Note: This post is part of the Color Conversations series. In the series, we post an article pertaining to color. Then we hold a webinar related to the topic. The next webinar will be held at noon CST on Wednesday, June 24. We will also have a special guest panelist for this webinar: Tony Morella of Digital Editions Atelier, a digital print shop for fine art printing. Click here to register.
It’s a decades-long frustration for graphic designers, photographers and printers alike. They all have the same goal. The result they want is a print with the best quality and accurate color representation. So why can’t graphic designers, photographers and printers agree on a color workspace that will produce the best print?
What is a color workspace?
Anyone who works with color management is familiar with ICC profiles. They are what characterize the color workspaces in which we choose to work. A color workspace is a scale that helps us to define color relative to the way humans see RGB color values. Using a specific color workspace, we can predict how the color of an image will turn out when displayed in its final format.
The two standard color workspaces used by most graphic designers, photographers and printers are sRGB and Adobe RGB.
In 1996, HP and Microsoft created the sRGB color workspace as a standard for monitors, printing and the internet. sRGB was built with the lighter working environments of offices and homes.
The gamut of the sRGB color workspace is smaller and tighter than Adobe RGB, as can be seen in the image to the right. While the mathematics and science behind the gamut is complicated, a tighter color workspace means that the transition between colors within the image will be smoother. However, a tighter workspace also means a decrease in the number of colors available.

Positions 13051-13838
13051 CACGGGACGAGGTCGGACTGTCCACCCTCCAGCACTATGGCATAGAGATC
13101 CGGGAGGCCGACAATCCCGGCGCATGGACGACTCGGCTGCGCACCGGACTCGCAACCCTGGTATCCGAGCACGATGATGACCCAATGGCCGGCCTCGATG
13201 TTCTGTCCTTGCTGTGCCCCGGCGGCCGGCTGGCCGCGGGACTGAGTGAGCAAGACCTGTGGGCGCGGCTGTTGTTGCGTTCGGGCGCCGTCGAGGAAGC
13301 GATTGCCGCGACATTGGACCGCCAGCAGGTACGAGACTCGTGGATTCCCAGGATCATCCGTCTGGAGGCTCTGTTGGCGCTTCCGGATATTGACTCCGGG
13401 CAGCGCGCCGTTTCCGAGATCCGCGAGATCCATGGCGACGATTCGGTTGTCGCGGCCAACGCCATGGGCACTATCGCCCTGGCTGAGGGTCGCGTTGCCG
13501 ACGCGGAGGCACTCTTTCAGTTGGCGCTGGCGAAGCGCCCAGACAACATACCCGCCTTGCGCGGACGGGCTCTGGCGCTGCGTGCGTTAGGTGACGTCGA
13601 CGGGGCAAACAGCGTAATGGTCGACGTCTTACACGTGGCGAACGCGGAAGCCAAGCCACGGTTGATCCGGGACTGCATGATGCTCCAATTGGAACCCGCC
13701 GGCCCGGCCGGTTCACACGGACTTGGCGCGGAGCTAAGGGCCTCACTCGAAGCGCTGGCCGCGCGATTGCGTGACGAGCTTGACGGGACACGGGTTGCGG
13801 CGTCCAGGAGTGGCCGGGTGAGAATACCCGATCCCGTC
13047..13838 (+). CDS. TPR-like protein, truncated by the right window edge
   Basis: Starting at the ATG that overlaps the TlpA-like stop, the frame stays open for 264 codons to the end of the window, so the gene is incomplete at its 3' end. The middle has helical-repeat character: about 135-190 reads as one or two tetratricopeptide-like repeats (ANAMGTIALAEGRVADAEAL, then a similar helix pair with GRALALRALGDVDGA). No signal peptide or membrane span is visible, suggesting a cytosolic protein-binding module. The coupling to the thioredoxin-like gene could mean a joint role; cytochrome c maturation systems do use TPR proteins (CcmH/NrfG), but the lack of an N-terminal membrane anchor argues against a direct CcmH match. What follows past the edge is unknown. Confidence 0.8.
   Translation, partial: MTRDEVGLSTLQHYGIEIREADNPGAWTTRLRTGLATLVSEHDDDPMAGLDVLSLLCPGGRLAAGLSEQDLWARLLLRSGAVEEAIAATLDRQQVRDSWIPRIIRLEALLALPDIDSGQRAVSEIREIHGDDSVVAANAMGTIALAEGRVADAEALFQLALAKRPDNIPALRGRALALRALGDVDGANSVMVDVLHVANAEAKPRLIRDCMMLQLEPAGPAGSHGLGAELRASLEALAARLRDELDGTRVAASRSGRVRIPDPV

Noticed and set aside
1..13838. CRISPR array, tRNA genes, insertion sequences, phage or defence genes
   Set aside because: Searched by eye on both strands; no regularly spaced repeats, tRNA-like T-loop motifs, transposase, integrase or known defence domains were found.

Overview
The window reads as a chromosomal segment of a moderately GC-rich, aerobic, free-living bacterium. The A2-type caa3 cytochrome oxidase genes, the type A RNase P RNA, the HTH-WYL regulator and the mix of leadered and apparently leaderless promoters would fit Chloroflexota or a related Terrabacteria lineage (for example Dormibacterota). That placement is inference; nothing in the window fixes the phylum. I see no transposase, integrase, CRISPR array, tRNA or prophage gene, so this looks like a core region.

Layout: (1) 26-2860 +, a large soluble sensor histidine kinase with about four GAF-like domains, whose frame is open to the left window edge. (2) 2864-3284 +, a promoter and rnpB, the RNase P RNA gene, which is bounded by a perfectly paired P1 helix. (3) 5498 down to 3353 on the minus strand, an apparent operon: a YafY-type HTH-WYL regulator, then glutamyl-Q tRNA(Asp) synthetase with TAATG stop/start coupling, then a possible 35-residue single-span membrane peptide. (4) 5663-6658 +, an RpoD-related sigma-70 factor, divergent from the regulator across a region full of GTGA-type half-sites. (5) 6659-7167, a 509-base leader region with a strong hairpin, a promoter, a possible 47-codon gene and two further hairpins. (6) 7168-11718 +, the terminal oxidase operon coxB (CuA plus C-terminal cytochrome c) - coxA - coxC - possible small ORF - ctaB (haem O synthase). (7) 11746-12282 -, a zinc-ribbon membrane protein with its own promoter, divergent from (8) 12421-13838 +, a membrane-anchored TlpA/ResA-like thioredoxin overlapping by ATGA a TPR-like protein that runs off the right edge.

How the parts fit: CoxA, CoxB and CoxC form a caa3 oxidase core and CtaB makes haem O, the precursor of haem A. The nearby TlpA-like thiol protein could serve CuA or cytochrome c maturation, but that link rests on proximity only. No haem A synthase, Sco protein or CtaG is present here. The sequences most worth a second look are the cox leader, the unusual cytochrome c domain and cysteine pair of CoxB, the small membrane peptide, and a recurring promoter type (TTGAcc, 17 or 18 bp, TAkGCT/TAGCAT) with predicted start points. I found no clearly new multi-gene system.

Two years later in 1998, Adobe Systems Inc. (which owns the Adobe Creative Suite products such as Photoshop, Illustrator and InDesign) created the Adobe RGB color workspace. The goal of this color workspace was to achieve accurate color in images output on CMYK printers by using the RGB primary colors (red, green and blue) on a computer monitor.
As seen in the image, Adobe RGB has a larger gamut than sRGB. While a broader gamut may mean coarser color transitions within a printed image, its advantage over the smaller sRGB gamut is the increase in colors available in the workspace. Adobe RGB is believed to include about 50 percent of all visible colors and is viewed as an improvement in color reproduction over sRGB; especially in the green and blue hues.
As with most discussions when it comes to color management, there is no hard and fast answer for whether you should use the sRGB or Adobe RGB color workspace. Each image needs to be examined based on a few determining factors. Below are some examples.
Use sRGB if the final image:
- Will be used online.
- Is being printed in a photo lab. (Most photo lab equipment works in sRGB.)
Use Adobe RGB if the final image:
- Is being printed on a color inkjet printer with a good color management workflow.
- Has colors outside the sRGB gamut. (If the image has a lot of green and blue hues, it might be best to use the Adobe RGB color workspace.)
There will be more during the webinar!
There is much more to discuss about sRGB and Adobe RGB. Join us on Wednesday, June 24, at noon CST by registering today.
Besides what we touched on in this blog post, we will also discuss some related topics such as:
- What color workspace should photographers use? What are some best practices? (With input from special guest Tony Morella of Digital Editions Atelier, a digital print shop for fine art printing.)
- What color workspace is best for printers and color management technicians? What do they prefer overall and why?
- What color workspace should graphic designers use? (With brief tutorial on how to set up, use and convert color workspaces with the popular image editing software Adobe Photoshop.)
Click here to view the Color Conversations webinar videos